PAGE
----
Using a sharp knife, you’re going to cut the broccoli stem. You’re not going right underneath the head of the broccoli, aim to cut around 6 inches (15.24 cm) below the broccoli head.

This should be done in one swift cut, to preserve the plant. If you can, try to make the cut diagonal. This can help prevent rot.  You should avoid sawing the stalk, as it can cause damage and prevent future side harvesting. 

If you have cut the head of the broccoli properly, then the plant will continue to grow side shoots. 

As you’ve probably guessed, these shoots usually grow on the side of where the main broccoli head was. When cutting these side shoots, follow the same method as before, to preserve the quality of the plant.

You can tell the side shoots are ready to be harvested when the florets have grown to a decent size, and as the main broccoli head, are firm and strong.

Even though these side shoots will be much smaller than the main broccoli head, they will retrain the same delicious flavor and crunch. Don’t miss out on these, as they’re just as good for you, and just as tasty. 

Summary 

We hope that we’ve managed to help you harvest your wonderful broccoli! It can take some practice, but it’s generally one of the easier vegetables to harvest. 

Enjoy your broccoli! 

Frequently Asked Questions 

Okay, before we disappear — we’re going to answer some frequently asked questions, to help you on your journey. 

What’s the best way to store your broccoli? 

After you’ve harvested your broccoli, you’re going to want to make sure you store it properly. 

Now, your broccoli can be stored in the refrigerator for around 5 days, but do not wash it before storage. It can encourage rotting, and ruin your harvest. Of course, be sure to wash your broccoli before you eat it, but don’t feel pressured to wash it before storage.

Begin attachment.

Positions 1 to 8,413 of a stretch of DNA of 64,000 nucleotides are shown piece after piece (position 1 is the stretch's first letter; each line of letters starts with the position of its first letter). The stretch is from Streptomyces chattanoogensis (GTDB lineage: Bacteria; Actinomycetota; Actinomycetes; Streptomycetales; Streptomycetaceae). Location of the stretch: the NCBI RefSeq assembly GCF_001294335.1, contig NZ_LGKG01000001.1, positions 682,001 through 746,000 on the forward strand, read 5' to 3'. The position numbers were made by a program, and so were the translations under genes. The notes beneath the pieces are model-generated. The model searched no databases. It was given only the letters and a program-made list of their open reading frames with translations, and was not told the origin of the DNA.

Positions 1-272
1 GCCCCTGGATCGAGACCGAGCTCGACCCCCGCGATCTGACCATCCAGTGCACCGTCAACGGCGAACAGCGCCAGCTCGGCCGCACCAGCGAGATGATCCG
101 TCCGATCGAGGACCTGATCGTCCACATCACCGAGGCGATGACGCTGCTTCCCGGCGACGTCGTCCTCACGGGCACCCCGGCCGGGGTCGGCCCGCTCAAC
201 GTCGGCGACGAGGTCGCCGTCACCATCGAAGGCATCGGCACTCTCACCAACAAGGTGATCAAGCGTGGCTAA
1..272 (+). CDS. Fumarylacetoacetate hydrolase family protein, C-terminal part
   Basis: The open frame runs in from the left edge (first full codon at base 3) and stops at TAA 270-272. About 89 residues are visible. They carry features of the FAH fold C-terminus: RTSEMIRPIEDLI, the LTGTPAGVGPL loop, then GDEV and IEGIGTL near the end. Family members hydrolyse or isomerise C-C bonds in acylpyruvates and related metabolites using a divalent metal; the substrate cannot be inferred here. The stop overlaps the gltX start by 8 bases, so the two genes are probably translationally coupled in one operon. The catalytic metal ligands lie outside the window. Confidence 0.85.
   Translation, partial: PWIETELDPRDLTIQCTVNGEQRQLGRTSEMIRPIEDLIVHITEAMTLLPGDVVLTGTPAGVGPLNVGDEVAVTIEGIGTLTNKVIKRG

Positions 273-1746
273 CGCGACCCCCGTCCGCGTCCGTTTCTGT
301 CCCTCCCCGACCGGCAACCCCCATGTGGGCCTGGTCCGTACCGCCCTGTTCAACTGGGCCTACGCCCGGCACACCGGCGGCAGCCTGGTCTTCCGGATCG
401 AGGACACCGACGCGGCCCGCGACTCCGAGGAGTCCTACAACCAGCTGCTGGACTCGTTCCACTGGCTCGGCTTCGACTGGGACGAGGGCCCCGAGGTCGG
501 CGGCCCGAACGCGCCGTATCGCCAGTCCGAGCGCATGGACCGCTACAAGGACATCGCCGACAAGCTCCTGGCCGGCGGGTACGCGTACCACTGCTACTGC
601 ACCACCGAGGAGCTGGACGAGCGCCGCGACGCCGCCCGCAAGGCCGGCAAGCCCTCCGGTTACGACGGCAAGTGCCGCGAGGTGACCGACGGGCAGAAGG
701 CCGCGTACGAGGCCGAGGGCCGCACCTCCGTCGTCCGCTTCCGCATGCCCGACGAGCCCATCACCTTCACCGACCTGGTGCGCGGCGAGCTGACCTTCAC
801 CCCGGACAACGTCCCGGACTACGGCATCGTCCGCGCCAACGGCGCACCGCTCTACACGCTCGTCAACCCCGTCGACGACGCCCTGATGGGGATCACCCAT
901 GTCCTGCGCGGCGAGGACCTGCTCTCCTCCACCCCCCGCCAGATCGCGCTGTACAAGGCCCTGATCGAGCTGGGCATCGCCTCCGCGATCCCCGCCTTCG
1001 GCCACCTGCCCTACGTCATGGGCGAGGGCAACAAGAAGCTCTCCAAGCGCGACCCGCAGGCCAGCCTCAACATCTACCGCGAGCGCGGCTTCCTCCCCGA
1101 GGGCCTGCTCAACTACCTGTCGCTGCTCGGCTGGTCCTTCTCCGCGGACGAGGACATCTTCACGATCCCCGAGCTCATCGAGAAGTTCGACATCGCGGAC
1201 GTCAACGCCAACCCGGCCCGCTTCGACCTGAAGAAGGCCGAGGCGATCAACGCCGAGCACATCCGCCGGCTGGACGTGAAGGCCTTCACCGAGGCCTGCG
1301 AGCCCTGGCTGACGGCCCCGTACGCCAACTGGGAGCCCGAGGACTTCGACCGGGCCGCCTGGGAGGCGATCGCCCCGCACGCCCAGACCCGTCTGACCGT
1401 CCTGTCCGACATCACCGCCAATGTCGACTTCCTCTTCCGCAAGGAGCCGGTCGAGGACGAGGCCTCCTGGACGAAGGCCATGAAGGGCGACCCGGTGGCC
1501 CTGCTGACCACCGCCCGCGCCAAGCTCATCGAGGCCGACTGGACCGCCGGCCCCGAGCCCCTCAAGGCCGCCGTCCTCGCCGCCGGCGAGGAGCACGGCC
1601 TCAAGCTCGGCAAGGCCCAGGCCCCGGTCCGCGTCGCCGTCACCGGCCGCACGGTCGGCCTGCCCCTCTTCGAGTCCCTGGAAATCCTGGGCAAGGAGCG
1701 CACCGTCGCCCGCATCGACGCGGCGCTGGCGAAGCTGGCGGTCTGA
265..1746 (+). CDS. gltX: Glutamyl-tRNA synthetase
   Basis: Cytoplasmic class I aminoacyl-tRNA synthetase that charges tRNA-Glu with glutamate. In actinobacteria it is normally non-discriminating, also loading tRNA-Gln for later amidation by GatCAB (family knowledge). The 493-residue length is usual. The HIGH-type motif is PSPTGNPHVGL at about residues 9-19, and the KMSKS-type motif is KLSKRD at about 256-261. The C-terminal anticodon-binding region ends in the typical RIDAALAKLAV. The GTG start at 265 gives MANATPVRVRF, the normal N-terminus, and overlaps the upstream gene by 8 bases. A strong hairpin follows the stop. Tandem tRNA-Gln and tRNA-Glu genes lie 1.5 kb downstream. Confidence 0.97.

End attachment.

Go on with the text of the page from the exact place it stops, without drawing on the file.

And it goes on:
If you want to freeze your broccoli, blanch it first. This will help preserve the flavor and texture of your broccoli. You can pop them in the freezer in a single layer, and wait until they’re thoroughly frozen.

Then, you can place them into freezer bags. This way, your broccoli won’t clump together. 

This is a great method, your broccoli should stay fresh for up to a year. Taadaa! 

I cut the broccoli wrong. Have I ruined my plant? 

Okay, if you’ve cut the broccoli stem wrong, then it’s possible that you won’t grow your side stems. It’s not definite, nature can find a way, but generally speaking, it may cause the plant to rot.

Don’t overly worry about this. You’ve got your main broccoli head, and you’re happy with it. Gardening is all about learning. Be mindful of your other plants, and learn from your mistake. We’ve all been there, and we’re all learning. 

What should I do with my harvested broccoli? 

Well, you should eat it! If you’ve reaped a large harvest, share your crop with your family and friends. It’s a lovely tradition and an honorable gesture. 

If you’re referring to the types of recipes, we make lots of different food. We roast it with garlic, add it to stir-fry, and even add it to pasta dishes.

There’s amazing broccoli and cheddar soup, and that is just delicious, especially with homegrown broccoli. This can be made vegan too, by using either real cheese or nutritional yeast. Yum! 

Leave a Comment

Your email address will not be published. Required fields are marked *